Catriona Gray Does A Throwback On Her Wonder Years, Singing Career, And Pageant Preps
A lot of beauty queens—wherever they hail from—start out little in life, just like you and me. They’re real people, not just Barbie dolls brought to life. While many only tend to appreciate the thoroughly immersed, trained, and manicured contenders that they are, admittedly, deep down, they’re just as real, flawed, and vulnerable as the rest of us.
“The biggest misconception is that it’s easy,” 24-year-old Fil-Aussie Catriona Gray points out. “It looks easy when you see us waving onstage. It looks like ‘Oh, they got dressed up in a pretty dress and they’re just standing there waving.’ There is so much more to it.”
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“I hope that in the future, beauty queens wouldn’t be judged so shallowly. I hope people realize how much work and effort goes into becoming a beauty queen—it literally takes a village [to help someone become one],” she says. As the Philippines’ next Miss Universe contender, standing at a towering 5’10", Catriona is a well-read and intelligent young woman who grew up in the Land Down Under.
Looking back at her early life, Catriona has fond memories of her childhood in Australia. Her wonder years in her other homeland, in her own words, paint a pretty idyllic picture. There was so much more to her childhood than just her first stint at Little Miss Philippines when she was five.
“I was such an adventure kid and I still am. There was my favorite childhood house from when I was eight years old up until I was 17. It was this huge rainforest house, it was in the middle of this rainforest setting. I would take my Rottweiler, she was my best friend—Ellie was her name. I had her ever since I was four years old up until I was 16. We would go to the creek together, just me and her. I would throw pebbles and she would go after them, stick her head in the water and then come up and swim over to me,” Catriona recalls.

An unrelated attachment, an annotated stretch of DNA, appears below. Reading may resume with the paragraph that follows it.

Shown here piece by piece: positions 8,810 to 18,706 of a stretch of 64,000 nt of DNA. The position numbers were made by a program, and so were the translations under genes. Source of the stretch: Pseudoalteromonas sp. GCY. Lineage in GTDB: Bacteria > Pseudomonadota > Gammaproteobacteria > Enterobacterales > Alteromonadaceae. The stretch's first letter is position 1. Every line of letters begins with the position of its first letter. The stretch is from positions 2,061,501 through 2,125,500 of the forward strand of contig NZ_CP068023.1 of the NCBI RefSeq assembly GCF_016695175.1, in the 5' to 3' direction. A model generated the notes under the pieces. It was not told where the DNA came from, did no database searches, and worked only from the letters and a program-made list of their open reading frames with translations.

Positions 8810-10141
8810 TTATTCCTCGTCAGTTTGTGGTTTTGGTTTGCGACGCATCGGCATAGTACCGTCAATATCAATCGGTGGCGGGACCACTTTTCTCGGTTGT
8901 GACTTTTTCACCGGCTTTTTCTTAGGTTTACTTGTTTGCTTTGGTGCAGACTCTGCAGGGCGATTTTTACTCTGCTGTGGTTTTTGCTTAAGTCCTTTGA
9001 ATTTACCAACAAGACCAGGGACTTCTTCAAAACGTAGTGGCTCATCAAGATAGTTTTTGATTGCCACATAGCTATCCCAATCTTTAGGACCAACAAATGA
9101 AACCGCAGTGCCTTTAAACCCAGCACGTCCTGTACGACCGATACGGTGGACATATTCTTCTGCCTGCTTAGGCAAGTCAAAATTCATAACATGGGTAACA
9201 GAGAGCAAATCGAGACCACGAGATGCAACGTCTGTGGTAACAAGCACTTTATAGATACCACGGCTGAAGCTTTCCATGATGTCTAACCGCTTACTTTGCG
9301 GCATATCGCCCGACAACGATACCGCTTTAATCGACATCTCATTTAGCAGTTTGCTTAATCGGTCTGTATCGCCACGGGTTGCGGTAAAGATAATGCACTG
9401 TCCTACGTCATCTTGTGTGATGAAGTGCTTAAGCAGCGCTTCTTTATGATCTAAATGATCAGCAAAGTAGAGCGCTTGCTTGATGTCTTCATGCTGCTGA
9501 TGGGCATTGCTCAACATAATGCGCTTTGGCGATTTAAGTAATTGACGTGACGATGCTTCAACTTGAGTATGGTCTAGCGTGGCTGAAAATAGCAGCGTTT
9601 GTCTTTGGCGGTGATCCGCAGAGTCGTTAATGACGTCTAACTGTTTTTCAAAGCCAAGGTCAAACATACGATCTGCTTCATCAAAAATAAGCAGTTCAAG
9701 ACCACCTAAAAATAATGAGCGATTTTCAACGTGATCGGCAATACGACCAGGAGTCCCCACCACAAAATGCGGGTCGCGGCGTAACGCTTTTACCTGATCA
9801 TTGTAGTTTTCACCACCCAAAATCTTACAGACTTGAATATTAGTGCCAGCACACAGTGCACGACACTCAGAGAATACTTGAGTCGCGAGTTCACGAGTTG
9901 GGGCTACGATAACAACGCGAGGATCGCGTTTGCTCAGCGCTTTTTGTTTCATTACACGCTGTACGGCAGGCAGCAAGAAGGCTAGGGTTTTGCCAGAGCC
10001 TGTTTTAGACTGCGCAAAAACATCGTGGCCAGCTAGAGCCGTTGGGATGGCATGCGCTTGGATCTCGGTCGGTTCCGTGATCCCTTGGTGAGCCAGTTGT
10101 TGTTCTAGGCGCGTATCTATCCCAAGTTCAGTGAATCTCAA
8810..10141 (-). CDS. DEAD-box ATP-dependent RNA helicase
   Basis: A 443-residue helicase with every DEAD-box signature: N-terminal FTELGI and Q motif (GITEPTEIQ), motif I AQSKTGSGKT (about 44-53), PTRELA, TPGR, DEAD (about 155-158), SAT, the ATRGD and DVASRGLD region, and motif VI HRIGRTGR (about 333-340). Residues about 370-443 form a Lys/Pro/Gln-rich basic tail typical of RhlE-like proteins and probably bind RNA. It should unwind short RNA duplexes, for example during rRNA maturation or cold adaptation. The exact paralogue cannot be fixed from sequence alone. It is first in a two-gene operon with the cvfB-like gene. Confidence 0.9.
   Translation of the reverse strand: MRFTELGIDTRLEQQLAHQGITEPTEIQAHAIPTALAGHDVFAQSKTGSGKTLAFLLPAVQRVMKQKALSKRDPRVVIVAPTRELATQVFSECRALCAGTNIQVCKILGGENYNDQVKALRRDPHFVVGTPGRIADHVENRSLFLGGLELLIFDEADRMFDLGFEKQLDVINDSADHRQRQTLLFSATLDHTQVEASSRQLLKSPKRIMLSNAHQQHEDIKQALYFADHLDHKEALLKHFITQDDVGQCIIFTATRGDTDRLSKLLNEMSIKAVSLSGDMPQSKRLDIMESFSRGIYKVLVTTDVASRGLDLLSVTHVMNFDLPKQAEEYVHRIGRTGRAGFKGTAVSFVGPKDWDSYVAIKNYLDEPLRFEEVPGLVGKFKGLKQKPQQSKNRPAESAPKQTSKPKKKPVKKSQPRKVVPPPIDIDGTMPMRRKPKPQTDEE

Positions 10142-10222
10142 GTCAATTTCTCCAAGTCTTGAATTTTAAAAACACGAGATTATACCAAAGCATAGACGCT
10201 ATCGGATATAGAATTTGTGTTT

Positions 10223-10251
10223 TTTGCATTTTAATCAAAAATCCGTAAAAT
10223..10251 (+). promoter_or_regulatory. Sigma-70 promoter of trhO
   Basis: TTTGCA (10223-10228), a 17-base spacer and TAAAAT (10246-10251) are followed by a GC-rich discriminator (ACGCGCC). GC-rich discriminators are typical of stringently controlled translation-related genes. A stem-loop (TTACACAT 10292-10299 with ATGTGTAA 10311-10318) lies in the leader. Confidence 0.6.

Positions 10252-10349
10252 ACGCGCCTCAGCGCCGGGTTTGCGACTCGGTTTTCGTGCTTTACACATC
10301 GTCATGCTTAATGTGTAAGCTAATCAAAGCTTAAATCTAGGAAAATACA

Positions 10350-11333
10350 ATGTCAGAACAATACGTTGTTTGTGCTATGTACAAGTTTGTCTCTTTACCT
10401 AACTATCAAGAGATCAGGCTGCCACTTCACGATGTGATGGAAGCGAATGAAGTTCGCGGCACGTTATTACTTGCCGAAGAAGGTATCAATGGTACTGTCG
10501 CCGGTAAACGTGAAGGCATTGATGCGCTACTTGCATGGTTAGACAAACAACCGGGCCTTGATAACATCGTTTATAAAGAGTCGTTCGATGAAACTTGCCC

Catriona recalled a funny memory of a kiddie crush from school during that period, saying, “I remember my first crush. There was this guy that I really liked, but he didn’t notice me. It was my 5th birthday and I invited almost my whole class, and of course he’s there. When his mom and him came to my house, my mom was like, ‘Catriona kept asking if you were going to come.’ I remember feeling so mortified—I was like 'MOM!'”
At home, being an only child, she benefited from regular mealtime with her folks, and just like many other kids, was also sternly told to eat her vegetables. She shares, “I would spend so much time with them and I’d always look forward to when they’d finish work and come home. We would always sit at the table together every single night. We’re not one of those families who have dinner in front of the TV. When we eat, we always sit at the table. Every mealtime, I would always associate that with family time.”
Catriona noted, however, that she wasn’t sheltered just because she was an only child. Early on, she was strongly urged to function independently. “When people find out that I’m an only child they’re usually like ‘Really? You don’t seem like an only child type.’ It’s because I traveled a lot growing up. They even let me travel alone to visit my relatives during Christmas. When I was nine, I took my first solo flight to America. They really influenced me to be independent,” she says.
Catriona’s father, Ian Grey, an Australian of Scottish descent, was a civil engineer who had to move his family around often. “I was always the new girl in school,” Catriona pointed out. “I was always so shy and quiet. When I moved to Cairns in Queensland, Australia, that was where I stayed from 8 years old up until I moved away at 17. I had a really hard time making friends.” While Catriona had to deal with her frequently reset social circle, longing to belong became a huge deal for her.